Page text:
California voters passed the country’s first medical-marijuana law in 1996, but many are having second thoughts. Last year, five California cities voted on initiatives to allow marijuana dispensaries, and all five voted no. Oregon also voted down dispensaries. These liberal West Coast states have seen medical marijuana up close, and learned it’s barely medical at all.
That shouldn’t surprise anyone. The idea that smoking pot is medicine didn’t come from doctors or groups representing the seriously ill. Neither the American Cancer Society nor the National Multiple Sclerosis Society supports it, and the American Medical Association and American Academy of Paediatrics strongly oppose it.
The idea to call marijuana medicine came from the National Organization for the Reform of Marijuana Laws and the Marijuana Policy Project. These two organizations are part of a national marijuana lobby that represents drug users, growers and sellers. They’re behind every medical-marijuana law in the country.
They advertise these laws with an impassioned plea to allow suffering, terminally ill people access to medicine. However, once these laws pass, most medical-marijuana patients claim pain, not serious illness. In Arizona, 90 percent get their marijuana for pain. In Colorado and Oregon, it’s 94 percent. Pain is every drug addict’s favorite complaint; it’s easy to fake and impossible to disprove.
Good doctors try to screen out drug abusers, but medical-marijuana laws are designed to circumvent good medical care. Most marijuana patients get their prescriptions from a few unethical doctors who see patients one time only and hand out marijuana recommendations to anyone.
Pot-smokers know who these doctors are, and they line their waiting rooms. Before Montana tightened its law, eight doctors wrote three-fourths of all the recommendations. In Arizona, 24 doctors did the same.
That’s why there’s a backlash. People feel hoodwinked. They voted for compassionate care, not drug abuse.
I’m a partisan Democrat who supports most liberal causes, but I’m also an addiction psychiatrist. I work with drug abusers. They’re amazing con artists who will say anything to get their drugs. And the marijuana lobby is no different.
For example, based on scant evidence, advocates claimed for years that marijuana could treat glaucoma. Today, ophthalmologists believe marijuana can damage the optic nerve and make glaucoma worse. The Glaucoma Foundation now warns patients not to use the drug, yet no marijuana advocate has ever apologized for handing out bad medical advice.
The pot lobby paints the Drug Enforcement Agency and the Food and Drug Administration as blue meanies, depriving people of needed medicine. But science consistently proves these agencies right. For every illness possibly helped by marijuana, there are safer and more effective medications already available. There aren’t thousands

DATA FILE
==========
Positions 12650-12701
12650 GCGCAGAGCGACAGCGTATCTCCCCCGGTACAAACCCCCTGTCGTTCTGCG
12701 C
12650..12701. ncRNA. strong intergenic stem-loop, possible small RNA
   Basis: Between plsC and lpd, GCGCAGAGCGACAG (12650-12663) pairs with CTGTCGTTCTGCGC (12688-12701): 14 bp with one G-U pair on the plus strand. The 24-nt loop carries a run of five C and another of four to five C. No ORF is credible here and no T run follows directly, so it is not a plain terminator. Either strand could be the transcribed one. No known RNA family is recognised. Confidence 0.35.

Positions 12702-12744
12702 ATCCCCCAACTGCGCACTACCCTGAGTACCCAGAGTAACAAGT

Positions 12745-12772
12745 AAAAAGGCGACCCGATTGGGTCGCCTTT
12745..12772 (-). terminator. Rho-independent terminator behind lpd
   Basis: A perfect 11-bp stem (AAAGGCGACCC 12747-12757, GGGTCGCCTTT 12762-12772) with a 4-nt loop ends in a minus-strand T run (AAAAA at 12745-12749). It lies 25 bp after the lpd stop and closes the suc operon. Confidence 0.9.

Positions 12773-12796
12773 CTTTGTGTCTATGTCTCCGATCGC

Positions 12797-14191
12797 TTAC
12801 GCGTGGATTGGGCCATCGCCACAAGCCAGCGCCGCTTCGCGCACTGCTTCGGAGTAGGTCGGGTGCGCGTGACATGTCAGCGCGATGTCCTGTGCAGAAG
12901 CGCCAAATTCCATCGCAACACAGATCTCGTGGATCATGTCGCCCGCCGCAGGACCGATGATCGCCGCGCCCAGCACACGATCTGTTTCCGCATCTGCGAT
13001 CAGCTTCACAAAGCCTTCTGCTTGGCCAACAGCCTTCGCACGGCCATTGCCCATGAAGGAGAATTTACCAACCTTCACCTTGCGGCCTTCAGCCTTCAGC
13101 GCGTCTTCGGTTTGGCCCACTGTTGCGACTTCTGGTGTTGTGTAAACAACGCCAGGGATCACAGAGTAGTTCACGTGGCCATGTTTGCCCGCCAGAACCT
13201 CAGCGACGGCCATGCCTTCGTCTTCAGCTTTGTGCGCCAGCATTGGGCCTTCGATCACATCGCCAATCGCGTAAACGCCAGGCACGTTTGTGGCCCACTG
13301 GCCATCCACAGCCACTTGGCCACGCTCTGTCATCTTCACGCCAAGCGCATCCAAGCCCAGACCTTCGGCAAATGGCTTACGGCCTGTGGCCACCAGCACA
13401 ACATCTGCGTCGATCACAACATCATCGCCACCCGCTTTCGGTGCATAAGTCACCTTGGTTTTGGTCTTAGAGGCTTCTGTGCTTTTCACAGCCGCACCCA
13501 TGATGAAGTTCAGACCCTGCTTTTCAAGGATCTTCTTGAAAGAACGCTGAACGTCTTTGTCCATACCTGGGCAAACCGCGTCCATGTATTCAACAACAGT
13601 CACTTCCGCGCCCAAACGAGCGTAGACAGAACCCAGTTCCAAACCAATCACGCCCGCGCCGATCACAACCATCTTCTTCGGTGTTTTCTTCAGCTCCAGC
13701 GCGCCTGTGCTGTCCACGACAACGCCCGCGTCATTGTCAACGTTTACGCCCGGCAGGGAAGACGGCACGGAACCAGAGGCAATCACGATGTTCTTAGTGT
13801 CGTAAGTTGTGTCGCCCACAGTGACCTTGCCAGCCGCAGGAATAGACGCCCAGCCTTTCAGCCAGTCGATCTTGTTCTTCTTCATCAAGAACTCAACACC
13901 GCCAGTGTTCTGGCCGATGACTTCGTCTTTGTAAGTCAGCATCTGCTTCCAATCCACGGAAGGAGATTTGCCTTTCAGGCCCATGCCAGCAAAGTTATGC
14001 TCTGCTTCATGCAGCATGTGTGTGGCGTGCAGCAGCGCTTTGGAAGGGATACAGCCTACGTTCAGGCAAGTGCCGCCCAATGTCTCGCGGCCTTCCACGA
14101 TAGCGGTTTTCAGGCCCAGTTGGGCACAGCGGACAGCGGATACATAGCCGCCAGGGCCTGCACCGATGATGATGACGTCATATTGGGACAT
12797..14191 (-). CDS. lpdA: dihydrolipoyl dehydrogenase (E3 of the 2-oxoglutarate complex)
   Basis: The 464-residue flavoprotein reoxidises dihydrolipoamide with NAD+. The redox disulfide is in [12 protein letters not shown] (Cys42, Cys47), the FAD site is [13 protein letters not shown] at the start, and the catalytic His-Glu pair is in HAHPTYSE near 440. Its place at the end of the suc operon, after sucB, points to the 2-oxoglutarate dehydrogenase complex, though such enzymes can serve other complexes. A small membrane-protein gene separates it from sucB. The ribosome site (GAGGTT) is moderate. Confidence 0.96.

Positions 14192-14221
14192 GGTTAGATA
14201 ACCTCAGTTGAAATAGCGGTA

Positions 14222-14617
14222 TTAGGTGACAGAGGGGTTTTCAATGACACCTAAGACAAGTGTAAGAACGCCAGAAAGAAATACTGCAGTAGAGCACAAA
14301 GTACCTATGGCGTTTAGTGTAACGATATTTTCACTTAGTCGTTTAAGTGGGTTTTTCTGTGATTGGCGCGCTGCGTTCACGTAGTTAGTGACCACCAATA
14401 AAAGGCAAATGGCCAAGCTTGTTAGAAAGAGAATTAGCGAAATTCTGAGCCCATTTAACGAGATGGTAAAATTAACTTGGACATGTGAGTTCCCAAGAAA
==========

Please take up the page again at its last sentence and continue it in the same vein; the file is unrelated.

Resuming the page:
of people suffering because they can’t use pot; that’s a fiction the marijuana lobby invented.
In Arizona, they actually called their campaign “Stop Arresting Patients.” They wanted us to picture grannies in prison, doing their knitting surrounded by tattooed gang-bangers. But in a live debate, the Marijuana Policy Project lobbyist could not name even one genuine medical patient who’d been arrested solely for possession. That’s because there aren’t any. Medical-marijuana laws protect drug dealers and drug users, not the seriously ill.
Even worse, these laws hurt innocent people. An analysis of several studies, published in the British Medical Journal, found that drivers under the influence of marijuana had nearly twice as many serious and fatal car wrecks as nonusers. California, Colorado and Montana all documented increased traffic fatalities caused by drivers with marijuana components in their bloodstreams, coinciding with increased use of medical marijuana.
The biggest damage, however, is done to our kids. The National Survey of Drug Use and Health shows that teenage marijuana use is 30 percent higher in medical-marijuana states. Teens who smoke pot do worse in school, do worse in their adult careers and have twice the school drop-out rate of nonsmokers. No parent wants that.
Last, these laws cost states money. The marijuana lobby promises that taxes on pot will fill state coffers, but it’s just another deception. States with these laws pay out of their general funds to regulate marijuana, and for the increased health care, substance-abuse treatment and law enforcement needed any time an addictive drug becomes more available.
So don’t be taken in; medical marijuana is a ruse. It’s bad medicine that helps hardly anyone and has serious social and economic side effects for all.
Dr. Ed Gogek is an addiction psychiatrist in Prescott, Ariz., and board member of Keep AZ Drug Free, a group that opposes legalization and medical-marijuana laws.